Invites and Paper

do i send save the dates to people invited only to the reception

both me and my fiancé have large families and have around 400 people before inviting friends

friends from out of town who have to travel, family, and our closest friends are invited to both the ceremony and the reception

work friends, friends of our parents, and some other groups will get invited to reception only

do I send save the dates to people invited to only the reception


Re: do i send save the dates to people invited only to the reception

  • MyNameIsNotMyNameIsNot Atlanta member
    Eighth Anniversary 5000 Comments 500 Love Its First Answer

    both me and my fiancé have large families and have around 400 people before inviting friends

    friends from out of town who have to travel, family, and our closest friends are invited to both the ceremony and the reception

    work friends, friends of our parents, and some other groups will get invited to reception only

    do I send save the dates to people invited to only the reception


    No.  You don't ask people to save the date for your wedding if they won't be invited to the actual wedding.

    This is really rude to them.  You're going to have a lot of people who are hurt that they couldn't be invited to the main event.
    doeydoohmrs2014atlastmrsgmrsmagicgeek
  • ohmrs2014ohmrs2014 Dirty Jerz mod
    Moderator 500 Love Its 1000 Comments Fourth Anniversary
    Everyone who gets a STD gets invited to the wedding, not the party.  I agree with PP, everyone should be invited to both the ceremony and reception.  
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    atlastmrsg
  • Jen4948Jen4948 Houston member
    10000 Comments Fifth Anniversary 500 Love Its 25 Answers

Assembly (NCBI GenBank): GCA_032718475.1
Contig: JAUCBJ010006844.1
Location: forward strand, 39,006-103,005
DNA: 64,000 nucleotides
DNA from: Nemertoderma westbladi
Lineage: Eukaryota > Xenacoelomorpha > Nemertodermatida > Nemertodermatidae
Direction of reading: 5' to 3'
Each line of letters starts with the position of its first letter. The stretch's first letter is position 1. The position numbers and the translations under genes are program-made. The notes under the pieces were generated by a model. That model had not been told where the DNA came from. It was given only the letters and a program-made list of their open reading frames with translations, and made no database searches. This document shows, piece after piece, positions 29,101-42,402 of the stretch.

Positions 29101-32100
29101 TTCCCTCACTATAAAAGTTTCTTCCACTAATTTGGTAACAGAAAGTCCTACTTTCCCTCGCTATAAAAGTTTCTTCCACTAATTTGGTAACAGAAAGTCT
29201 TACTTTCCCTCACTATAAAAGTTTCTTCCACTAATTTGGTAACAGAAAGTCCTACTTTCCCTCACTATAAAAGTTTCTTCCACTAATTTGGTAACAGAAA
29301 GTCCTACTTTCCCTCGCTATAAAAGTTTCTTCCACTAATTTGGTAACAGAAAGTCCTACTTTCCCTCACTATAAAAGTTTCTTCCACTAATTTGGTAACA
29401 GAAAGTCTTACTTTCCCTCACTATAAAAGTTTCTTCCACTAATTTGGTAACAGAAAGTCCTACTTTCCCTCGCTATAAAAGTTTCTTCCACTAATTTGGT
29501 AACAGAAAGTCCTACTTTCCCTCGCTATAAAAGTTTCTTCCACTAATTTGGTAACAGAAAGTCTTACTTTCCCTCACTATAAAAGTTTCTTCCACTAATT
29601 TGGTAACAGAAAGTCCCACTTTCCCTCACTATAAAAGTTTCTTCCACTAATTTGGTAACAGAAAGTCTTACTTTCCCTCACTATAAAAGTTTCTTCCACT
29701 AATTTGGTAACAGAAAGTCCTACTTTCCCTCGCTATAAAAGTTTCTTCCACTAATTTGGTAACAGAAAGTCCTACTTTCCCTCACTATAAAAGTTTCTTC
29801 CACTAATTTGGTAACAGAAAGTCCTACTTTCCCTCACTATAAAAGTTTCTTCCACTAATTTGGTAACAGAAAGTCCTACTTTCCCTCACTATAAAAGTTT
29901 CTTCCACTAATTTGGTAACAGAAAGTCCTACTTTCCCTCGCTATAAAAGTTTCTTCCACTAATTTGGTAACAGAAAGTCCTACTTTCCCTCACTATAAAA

There is no polite way to invite anyone only to the ceremony. Everyone who is invited to the ceremony must also be invited to the reception.
    atlastmrsg
  • ohmrs2014ohmrs2014 Dirty Jerz mod
    Moderator 500 Love Its 1000 Comments Fourth Anniversary
    The only way you can truly get "away" with this is if your having an intimate ceremony.  And by intimate I mean only immediate family, his parents and your parents, siblings, and grandparents.  Thats it.  With a guest list that large, having an intimate ceremony wouldn't be unheard of, but inviting anyone more than whom I listed wouldn't qualify as an intimate ceremony.
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  • NYCMercedesNYCMercedes BOS, NYC, DC. Forever a city girl member
    2500 Comments Fifth Anniversary 500 Love Its 5 Answers
    Why would you invite people only to the ceremony?
  • AddieCakeAddieCake Beyond the Wall member
    10000 Comments 500 Love Its Fourth Anniversary 25 Answers
    If you do, they should be different than the ones you send to everyone else, since some people are saving the date for the wedding and others are just saving the date for the party. I would be rather confused if I got a save the date like that, though. Same for invitations. You will need different invitations for the party-only guests. It's not cool to invite people to the reception and not the ceremony unless it's a tiny, intimate guest list for the ceremony, though, so I hope you will reconsider your plans.
    What did you think would happen if you walked up to a group of internet strangers and told them to get shoehorned by their lady doc?~StageManager14